Next I tried a straight cut bit. It's 6.2mm wide and works a lot better than the spiral bit but is still struggling across the grain and jumping around a little bit. Video:

I've tried to speed up my feed rate but that's just too aggressive. I've tried 2 different motor speeds, 5000 & 10000 but that didn't seem to make a difference.

The concern I have, first and foremost, is that if I'm only routing out 1mm at a go, it's going to take around 7 hours to complete. Something tells me that's gonna be too much for such a hobby unit!

Can anyone provide any insight into how I might tackle this differently.

I'm using Fusion 360 on a Mac and Candle GBRL on a Windows machine.
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post #2 of 9 (permalink) Old 03-26-2020, 09:52 PM
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Welcome to the forum, Jason!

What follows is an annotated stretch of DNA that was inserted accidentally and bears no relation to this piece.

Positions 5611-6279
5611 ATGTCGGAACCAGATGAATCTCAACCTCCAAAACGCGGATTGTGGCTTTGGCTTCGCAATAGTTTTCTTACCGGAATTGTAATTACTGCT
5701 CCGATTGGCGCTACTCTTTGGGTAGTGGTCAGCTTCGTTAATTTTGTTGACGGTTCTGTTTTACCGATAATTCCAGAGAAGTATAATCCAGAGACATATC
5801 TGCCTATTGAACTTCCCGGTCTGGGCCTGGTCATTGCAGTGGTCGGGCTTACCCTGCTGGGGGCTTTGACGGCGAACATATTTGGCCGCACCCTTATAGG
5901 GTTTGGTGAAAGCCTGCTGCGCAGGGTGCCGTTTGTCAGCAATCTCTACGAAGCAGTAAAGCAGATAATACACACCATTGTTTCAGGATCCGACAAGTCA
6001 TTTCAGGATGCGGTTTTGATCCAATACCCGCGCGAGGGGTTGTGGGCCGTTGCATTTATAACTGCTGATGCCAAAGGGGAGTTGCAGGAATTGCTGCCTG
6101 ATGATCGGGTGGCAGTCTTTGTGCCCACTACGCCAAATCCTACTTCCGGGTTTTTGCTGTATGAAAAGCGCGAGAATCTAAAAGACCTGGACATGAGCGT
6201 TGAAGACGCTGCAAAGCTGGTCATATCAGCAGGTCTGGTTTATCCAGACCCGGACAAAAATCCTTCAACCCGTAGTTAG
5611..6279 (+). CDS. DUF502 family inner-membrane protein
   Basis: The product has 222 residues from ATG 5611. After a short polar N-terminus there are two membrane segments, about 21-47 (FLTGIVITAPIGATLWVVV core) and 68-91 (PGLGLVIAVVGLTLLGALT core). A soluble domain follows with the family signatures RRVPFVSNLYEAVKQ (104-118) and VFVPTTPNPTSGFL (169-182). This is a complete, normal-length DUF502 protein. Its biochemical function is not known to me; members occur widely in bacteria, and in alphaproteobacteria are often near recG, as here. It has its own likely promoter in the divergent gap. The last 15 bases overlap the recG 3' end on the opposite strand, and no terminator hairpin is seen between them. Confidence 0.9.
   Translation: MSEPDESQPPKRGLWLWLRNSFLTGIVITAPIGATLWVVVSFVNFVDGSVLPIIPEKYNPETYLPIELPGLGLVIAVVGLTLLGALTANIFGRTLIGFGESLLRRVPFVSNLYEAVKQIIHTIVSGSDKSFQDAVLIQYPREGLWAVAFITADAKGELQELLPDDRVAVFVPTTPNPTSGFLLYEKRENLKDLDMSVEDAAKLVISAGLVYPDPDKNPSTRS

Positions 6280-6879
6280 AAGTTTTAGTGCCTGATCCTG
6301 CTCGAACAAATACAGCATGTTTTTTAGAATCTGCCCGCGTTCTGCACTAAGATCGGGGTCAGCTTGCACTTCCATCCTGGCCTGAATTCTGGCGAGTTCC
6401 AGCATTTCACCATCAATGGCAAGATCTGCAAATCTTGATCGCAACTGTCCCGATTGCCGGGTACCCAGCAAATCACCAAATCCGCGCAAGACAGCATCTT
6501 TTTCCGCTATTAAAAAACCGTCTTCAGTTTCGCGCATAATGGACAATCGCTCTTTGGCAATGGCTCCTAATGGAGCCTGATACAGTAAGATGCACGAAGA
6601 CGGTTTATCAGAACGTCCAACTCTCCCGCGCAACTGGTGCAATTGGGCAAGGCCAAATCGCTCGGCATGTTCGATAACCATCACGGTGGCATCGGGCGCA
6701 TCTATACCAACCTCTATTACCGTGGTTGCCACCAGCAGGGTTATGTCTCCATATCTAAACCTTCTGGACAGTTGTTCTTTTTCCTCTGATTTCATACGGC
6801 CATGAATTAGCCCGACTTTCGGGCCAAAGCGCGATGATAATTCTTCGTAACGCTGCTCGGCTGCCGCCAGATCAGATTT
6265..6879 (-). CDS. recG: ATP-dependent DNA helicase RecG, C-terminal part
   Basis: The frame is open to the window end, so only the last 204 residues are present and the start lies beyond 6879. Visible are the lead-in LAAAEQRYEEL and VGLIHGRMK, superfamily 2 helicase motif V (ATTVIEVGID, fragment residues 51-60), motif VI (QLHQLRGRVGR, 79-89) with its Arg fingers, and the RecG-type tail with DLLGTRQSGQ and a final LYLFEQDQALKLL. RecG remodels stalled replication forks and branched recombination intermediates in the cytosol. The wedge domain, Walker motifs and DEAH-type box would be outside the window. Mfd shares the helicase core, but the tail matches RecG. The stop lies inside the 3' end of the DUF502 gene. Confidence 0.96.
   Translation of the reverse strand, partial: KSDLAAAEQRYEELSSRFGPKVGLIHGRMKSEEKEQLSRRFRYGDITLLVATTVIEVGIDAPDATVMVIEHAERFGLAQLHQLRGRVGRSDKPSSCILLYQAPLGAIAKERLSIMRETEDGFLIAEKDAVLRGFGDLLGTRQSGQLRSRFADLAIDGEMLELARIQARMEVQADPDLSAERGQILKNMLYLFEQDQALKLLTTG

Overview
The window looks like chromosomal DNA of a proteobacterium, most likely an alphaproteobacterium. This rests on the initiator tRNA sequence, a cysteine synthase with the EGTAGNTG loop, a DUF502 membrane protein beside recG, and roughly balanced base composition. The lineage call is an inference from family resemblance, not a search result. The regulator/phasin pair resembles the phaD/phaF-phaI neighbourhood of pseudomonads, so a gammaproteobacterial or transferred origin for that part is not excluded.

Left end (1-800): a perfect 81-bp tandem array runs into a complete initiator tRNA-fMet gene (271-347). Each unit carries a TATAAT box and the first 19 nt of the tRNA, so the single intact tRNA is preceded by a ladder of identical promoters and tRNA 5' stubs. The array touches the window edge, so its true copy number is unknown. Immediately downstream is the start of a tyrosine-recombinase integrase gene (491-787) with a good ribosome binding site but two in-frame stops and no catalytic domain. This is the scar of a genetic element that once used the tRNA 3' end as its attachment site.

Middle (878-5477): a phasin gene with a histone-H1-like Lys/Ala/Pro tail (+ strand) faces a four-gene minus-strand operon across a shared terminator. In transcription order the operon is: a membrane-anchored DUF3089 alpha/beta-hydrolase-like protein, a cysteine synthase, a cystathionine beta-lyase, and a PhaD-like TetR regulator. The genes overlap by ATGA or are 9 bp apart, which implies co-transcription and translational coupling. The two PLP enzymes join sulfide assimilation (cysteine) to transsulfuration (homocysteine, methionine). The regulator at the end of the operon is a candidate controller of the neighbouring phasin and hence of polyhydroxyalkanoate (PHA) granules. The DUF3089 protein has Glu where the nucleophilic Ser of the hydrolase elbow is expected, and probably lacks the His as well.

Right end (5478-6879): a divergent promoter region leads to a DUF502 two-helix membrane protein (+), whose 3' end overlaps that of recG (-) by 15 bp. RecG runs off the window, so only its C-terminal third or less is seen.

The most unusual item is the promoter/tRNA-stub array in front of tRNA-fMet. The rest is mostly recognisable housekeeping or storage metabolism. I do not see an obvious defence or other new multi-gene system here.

How much flex is in the gantry, can you wiggle the router around? Is everything tightened properly? What if you used a shorter bit, would that help? Are you climb cutting or cutting conventional? I assume the bits are sharp...

A tip on your video, shoot widescreen like our monitors and we'll be able to see more of what you're doing.

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post #3 of 9 (permalink) Old 03-27-2020, 12:11 AM
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Hello and welcome to the router forum, Jason
Try taking Shallower passes
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Looking forward to your participation.
Filling out your profile to include (first name,tools and short bio is strictly (optional )but does help members to better relate to each other.
Thank You John
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post #4 of 9 (permalink) Old 03-27-2020, 12:44 AM
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Welcome to the forum Jason.
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Enjoy the knowledge of others that can be found within.

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post #5 of 9 (permalink) Old 03-27-2020, 06:22 AM